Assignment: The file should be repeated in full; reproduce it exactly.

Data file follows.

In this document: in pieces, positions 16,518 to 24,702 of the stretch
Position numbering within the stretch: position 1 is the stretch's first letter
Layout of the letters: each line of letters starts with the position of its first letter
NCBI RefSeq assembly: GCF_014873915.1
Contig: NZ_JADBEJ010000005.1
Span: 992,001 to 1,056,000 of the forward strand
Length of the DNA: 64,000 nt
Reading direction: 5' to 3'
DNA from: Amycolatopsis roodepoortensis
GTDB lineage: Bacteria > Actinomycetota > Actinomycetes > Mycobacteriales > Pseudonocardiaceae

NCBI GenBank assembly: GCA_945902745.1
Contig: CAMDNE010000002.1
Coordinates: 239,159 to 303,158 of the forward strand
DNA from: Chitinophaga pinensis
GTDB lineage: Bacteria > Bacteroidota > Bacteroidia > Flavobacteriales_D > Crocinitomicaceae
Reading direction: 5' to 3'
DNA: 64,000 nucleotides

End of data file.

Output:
In this document: in pieces, positions 16,518 to 24,702 of the stretch
Position numbering within the stretch: position 1 is the stretch's first letter
Layout of the letters: each line of letters starts with the position of its first letter
NCBI RefSeq assembly: GCF_014873915.1
Contig: NZ_JADBEJ010000005.1
Span: 992,001 to 1,056,000 of the forward strand
Length of the DNA: 64,000 nt
Reading direction: 5' to 3'
DNA from: Amycolatopsis roodepoortensis
GTDB lineage: Bacteria > Actinomycetota > Actinomycetes > Mycobacteriales > Pseudonocardiaceae

NCBI GenBank assembly: GCA_945902745.1
Contig: CAMDNE010000002.1
Coordinates: 239,159 to 303,158 of the forward strand
DNA from: Chitinophaga pinensis
GTDB lineage: Bacteria > Bacteroidota > Bacteroidia > Flavobacteriales_D > Crocinitomicaceae
Reading direction: 5' to 3'
DNA: 64,000 nucleotides